4 years ago1,000+ Views
The over­haul of the Sen­ate’s fil­i­bus­ter rules was prompt­ed, sur­pris­ing­ly, by an ar­gu­ment about ju­di­cial pro­duc­tiv­ity. Re­pub­li­cans said Pres­i­dent Oba­ma’s nom­i­nees to three open seats on a fed­eral ap­peals court in Wash­ing­ton were not need­ed be­cause the court does not have enough to do. But try­ing to quan­ti­fy the work­load of the court, the Unit­ed States Court of Ap­peals for the Dis­trict of Co­lum­bia Cir­cuit, “is a sta­tis­ti­cal food fight,” said Rus­sell Wheel­er, an ex­pert on the fed­eral courts at the Brook­ings In­sti­tu­tion. The re­al is­sue, he said, was “the ideo­log­i­cal bal­ance of the court.” The court’s eight cur­rent ac­tive judges are even­ly di­vided be­tween Re­pub­li­can and De­mo­c­ra­t­ic ap­pointees. If Mr. Oba­ma’s pend­ing ap­point­ments are con­firmed un­der the new rules, which end the mi­nor­ity par­ty’s abil­i­ty to fil­i­bus­ter most pres­i­den­tial nom­i­nees, that bal­ance will change. But the court al­so has six semi­retired judges, five of whom were ap­point­ed by Re­pub­li­can pres­i­dents. Their work­loads vary, but on av­er­age they col­lec­tive­ly han­dle the work of rough­ly three ac­tive judges, ac­cord­ing to a let­ter in Ju­ly from Chief Judge Mer­rick B. Gar­land to the Sen­ate Ju­di­ciary Com­mit­tee.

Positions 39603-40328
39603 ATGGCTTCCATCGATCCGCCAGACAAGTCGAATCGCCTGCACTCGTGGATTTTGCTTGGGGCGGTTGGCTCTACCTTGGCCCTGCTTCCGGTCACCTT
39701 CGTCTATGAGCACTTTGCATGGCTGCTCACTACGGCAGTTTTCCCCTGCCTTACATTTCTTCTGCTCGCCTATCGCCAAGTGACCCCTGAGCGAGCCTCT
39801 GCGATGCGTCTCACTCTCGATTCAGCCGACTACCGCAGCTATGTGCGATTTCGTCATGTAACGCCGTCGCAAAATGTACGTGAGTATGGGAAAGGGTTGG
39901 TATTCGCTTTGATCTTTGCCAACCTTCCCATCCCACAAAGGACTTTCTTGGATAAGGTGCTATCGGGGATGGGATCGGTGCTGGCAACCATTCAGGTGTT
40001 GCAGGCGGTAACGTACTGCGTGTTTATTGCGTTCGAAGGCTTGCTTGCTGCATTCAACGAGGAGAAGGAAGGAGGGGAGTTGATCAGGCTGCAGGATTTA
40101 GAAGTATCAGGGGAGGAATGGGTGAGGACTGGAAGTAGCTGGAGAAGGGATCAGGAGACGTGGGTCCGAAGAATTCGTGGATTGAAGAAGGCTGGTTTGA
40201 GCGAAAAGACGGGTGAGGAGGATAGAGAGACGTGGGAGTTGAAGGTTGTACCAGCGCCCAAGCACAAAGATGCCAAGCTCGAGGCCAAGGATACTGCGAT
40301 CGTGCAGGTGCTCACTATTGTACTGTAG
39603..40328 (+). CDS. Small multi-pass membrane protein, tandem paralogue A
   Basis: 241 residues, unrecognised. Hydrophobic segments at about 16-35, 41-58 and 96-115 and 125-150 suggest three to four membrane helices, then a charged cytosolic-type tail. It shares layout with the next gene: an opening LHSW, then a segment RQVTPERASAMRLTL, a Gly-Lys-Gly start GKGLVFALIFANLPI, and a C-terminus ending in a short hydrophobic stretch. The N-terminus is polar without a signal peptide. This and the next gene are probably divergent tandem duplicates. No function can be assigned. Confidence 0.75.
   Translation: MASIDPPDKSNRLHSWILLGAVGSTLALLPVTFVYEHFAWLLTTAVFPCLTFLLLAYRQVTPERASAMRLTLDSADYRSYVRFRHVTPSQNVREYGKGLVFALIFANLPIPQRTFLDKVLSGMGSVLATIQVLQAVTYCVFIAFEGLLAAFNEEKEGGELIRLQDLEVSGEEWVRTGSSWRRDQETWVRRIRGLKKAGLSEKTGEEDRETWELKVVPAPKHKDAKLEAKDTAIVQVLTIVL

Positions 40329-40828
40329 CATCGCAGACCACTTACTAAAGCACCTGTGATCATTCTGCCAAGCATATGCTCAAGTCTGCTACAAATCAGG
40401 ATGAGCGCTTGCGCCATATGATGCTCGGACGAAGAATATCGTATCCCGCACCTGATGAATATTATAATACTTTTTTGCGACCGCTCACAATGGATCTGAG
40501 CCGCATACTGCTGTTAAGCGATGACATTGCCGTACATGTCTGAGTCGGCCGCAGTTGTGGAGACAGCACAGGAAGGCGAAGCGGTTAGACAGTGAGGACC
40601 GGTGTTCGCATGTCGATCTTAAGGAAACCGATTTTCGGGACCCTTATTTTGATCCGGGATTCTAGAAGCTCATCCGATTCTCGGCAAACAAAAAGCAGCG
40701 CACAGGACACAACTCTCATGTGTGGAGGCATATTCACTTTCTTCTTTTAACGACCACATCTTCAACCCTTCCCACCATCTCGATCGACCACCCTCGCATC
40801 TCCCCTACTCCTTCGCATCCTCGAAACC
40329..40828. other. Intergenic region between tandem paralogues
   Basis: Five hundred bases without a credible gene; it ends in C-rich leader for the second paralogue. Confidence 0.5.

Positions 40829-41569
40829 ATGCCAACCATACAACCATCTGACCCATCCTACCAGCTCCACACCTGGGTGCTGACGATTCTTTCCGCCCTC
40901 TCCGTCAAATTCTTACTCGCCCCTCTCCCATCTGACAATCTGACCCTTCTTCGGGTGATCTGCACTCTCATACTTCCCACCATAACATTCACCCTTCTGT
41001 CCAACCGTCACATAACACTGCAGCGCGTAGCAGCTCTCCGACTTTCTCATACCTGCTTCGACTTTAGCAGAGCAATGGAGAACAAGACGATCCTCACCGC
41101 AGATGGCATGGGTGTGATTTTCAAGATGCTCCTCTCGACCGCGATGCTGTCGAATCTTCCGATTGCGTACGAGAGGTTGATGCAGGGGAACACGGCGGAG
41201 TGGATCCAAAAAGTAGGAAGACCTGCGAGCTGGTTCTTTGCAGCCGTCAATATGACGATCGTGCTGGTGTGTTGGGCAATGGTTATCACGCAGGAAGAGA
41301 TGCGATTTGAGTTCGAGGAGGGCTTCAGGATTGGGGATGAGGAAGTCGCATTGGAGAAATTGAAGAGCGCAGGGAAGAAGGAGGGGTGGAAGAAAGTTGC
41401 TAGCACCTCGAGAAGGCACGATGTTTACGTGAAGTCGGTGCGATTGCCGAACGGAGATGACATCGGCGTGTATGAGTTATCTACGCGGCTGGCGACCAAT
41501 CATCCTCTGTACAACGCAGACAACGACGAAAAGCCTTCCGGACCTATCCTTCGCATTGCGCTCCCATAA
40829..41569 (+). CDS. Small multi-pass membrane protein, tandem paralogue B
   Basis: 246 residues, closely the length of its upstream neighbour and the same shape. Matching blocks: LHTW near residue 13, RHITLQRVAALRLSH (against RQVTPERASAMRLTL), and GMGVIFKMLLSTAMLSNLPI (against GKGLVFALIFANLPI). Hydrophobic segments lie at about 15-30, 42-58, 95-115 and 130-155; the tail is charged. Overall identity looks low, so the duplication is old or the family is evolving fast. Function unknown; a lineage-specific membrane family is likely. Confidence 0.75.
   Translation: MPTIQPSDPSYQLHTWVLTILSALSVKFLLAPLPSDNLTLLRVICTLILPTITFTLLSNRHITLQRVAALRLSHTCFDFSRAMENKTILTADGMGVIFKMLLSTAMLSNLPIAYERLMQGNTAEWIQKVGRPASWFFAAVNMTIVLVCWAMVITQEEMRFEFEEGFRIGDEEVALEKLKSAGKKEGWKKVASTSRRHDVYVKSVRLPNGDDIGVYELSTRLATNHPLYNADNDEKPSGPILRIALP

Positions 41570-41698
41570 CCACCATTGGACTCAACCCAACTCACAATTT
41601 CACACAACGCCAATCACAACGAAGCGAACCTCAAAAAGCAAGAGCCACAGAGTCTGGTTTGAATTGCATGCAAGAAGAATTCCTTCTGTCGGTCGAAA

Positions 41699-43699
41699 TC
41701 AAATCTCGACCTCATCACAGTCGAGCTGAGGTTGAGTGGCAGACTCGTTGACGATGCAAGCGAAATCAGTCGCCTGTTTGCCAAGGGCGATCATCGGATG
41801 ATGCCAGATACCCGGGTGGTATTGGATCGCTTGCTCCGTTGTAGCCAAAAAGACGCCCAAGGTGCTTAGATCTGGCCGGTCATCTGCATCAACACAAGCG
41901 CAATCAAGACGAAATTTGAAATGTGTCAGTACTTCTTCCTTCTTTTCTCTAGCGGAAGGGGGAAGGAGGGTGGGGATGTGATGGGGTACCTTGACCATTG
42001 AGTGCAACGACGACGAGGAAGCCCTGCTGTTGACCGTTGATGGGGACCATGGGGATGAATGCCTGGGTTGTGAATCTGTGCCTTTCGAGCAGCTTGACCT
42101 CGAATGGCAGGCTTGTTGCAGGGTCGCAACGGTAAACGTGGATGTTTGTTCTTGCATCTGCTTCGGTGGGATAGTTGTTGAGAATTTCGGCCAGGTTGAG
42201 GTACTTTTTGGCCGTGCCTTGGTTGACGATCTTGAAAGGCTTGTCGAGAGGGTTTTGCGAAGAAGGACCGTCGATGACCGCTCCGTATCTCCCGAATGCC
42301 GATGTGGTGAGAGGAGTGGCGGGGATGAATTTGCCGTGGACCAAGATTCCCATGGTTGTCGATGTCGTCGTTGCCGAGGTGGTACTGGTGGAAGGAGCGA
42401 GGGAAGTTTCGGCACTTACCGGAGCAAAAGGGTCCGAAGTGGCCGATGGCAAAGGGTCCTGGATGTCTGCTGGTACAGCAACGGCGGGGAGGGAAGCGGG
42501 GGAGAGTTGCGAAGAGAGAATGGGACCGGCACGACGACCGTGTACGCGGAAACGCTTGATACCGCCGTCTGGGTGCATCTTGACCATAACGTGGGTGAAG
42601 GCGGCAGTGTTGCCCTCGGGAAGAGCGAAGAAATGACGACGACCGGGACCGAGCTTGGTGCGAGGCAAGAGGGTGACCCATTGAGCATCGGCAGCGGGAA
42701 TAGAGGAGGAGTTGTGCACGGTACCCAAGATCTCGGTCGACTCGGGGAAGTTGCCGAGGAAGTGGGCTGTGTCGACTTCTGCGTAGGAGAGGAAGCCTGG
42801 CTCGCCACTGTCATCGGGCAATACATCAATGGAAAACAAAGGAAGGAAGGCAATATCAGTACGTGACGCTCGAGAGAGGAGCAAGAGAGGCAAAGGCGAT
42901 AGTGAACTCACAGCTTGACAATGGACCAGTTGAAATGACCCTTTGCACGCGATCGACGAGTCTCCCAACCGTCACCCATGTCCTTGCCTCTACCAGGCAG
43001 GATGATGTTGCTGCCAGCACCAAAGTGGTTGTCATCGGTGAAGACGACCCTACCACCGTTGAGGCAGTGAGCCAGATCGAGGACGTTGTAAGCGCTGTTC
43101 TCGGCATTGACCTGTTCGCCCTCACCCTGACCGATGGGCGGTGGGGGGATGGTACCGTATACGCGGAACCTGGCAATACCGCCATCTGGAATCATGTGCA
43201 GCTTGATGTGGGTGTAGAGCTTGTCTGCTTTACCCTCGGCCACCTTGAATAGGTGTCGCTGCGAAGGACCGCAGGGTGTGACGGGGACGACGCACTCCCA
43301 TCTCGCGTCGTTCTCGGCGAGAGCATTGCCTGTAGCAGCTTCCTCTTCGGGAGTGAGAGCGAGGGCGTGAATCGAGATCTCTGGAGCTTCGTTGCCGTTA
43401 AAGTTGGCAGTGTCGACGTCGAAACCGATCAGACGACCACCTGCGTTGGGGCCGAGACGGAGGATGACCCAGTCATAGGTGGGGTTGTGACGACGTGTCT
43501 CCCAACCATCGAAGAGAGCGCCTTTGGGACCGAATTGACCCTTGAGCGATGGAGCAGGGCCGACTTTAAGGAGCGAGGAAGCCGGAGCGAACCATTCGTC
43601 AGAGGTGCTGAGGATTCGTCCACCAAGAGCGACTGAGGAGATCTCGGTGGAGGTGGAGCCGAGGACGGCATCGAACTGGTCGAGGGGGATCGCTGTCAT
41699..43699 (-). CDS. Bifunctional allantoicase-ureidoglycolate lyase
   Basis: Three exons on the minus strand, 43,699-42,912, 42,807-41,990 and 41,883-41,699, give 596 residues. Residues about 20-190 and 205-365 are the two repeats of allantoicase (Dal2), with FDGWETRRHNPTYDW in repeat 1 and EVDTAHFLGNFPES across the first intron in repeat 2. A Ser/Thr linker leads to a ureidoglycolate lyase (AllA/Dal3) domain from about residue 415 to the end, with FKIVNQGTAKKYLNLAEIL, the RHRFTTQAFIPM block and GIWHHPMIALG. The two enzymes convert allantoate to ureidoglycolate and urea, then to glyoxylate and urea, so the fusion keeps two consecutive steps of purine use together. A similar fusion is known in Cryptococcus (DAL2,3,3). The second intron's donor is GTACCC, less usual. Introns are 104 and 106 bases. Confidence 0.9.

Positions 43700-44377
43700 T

4 years ago·Reply
jesus. took long enough. we can actually do things now.
4 years ago·Reply
Well we can get federal judges in office finally!
4 years ago·Reply
4 years ago·Reply